Madagascar
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The Blue Ventures project aims to establish a sustainable, long-term mangrove payment for ecosystem services (PES) scheme to reduce deforestation and degradation and restore mangroves in two locations through the sale of Plan Vivo certificates and Verra carbon credits. Carbon credits generated by conserving and restoring mangrove ecosystems make an important contribution to poverty alleviation and biodiversity conservation in the area. 

All resources and guidance documents from Madagascar can be found on the resources page.

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The project closed critical data gaps in mapping and assessing the dynamics of the mangroves in both location Assessment of the value of mangrove ecosystem services at the Ambanja-Ambaro Bays project site in NW Madagascar explores both market and non-market values. 

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By protecting forests within the bay from deforestation and restoring areas of degraded mangroves, local communities are able to safeguard the vast amount of carbon stored in the mangrove vegetation and sediments – so called ‘blue carbon’ – that is released as CO2 when mangrove forests are destroyed.

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The research quantified the exact nature and dynamics of carbon sequestration and fluxes in Madagascar’s mangroves in order to ensure the proper valuation of blue carbon credits.

Blue Forests Ecosystems

Blue Forests Economy

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Although protecting and restoring mangroves should revitalise fish stocks, beyond deforestation, mangrove fisheries face additional threats from overexploitation. Effective fisheries management is integrated into community mangrove conservation strategies.

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Blue Ventures is contributing to the science required to make community-led, rights-based blue carbon projects a reality, and building the capacity of local management associations to protect their mangroves.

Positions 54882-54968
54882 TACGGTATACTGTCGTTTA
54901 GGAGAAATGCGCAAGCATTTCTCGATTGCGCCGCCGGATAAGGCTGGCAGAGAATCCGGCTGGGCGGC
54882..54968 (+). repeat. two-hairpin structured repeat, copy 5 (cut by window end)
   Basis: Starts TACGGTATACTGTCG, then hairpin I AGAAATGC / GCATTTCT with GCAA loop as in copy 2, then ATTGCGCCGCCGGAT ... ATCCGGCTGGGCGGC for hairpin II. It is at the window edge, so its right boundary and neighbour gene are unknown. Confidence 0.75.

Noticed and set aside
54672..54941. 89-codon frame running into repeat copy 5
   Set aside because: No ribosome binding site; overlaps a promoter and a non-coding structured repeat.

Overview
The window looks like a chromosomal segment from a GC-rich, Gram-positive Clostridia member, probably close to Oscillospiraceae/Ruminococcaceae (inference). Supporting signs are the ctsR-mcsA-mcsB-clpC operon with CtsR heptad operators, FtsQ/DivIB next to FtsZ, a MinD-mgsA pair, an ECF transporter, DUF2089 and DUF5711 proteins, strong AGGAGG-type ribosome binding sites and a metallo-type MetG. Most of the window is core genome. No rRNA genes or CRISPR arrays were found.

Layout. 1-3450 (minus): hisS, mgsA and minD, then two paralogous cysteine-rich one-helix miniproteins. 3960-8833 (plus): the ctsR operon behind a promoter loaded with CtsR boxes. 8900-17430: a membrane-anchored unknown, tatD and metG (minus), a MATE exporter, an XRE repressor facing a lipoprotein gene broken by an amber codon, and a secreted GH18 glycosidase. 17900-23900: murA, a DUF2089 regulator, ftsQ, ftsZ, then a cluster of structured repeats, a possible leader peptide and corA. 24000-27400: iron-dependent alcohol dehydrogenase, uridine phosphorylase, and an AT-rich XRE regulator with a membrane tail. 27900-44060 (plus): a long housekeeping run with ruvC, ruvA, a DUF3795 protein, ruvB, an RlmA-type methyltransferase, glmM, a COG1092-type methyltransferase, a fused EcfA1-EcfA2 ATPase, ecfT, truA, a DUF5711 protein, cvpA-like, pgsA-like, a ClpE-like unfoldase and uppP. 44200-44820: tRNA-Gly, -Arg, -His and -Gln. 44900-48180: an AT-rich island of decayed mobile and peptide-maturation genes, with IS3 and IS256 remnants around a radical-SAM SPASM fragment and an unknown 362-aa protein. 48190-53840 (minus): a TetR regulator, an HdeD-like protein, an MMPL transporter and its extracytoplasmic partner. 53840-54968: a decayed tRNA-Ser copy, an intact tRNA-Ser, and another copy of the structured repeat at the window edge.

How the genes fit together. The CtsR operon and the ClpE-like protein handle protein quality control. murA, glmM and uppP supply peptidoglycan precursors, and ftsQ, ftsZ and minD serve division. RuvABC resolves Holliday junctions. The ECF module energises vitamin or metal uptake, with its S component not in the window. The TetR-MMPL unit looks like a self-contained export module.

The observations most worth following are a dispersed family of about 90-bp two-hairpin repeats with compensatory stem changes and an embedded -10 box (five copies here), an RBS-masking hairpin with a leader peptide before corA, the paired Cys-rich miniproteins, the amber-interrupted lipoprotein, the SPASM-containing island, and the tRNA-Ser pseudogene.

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The high humidity and flowering mangroves of Tsimipaika Bay promote beekeeping and honey production, a non-consumptive ecosystem service of mangroves that can provide sustainable livelihoods.

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In Madagascar the mangroves provide timber for building materials, firewood for charcoal, fisheries for both food security and livelihoods.

 

Blue Forests Policy

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Since 2013, Blue Ventures has been supporting communities in Tsimipaika Bay to find ways to manage their local fisheries. To ensure all communities have a say in the decision-making process, we have been working alongside representatives from all 36 villages in the area to produce a Fisheries Management Plan (FMP).

The aim of this FMP is to increase fisheries resources in the bay, using community-led management measures such as temporary fishery closures, permanent no-take reserves, reducing unsustainable fishing methods and restoring damaged ecosystems. 

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A REDD+ national strategy is currently under development by the Technical REDD Committee and the Ministry of Agriculture, while two existing REDD+ projects, FORECA (2007-2011) and PHCF (2008-) are working with local communities to conserve forest resources through local management transfer in order to study carbon stocks. The ‘Mangrove REDD+ Mapping and Change Analysis’ activity, the intervention will identify mangrove areas that are of priority for REDD+ projects in Madagascar.

 

Blue Forests Communities

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The partner villages decided that funds should go to the villages within the mangroves, and they have come up with a list of priority social investment projects that will improve their well-being – infrastructure like solar panels, safe drinking water projects, improved buildings for schools.

 
Successes
  • Critical data gaps were closed and baselines established which will improve future projects and can help facilitate conversations about protection of these ecosystems at the national level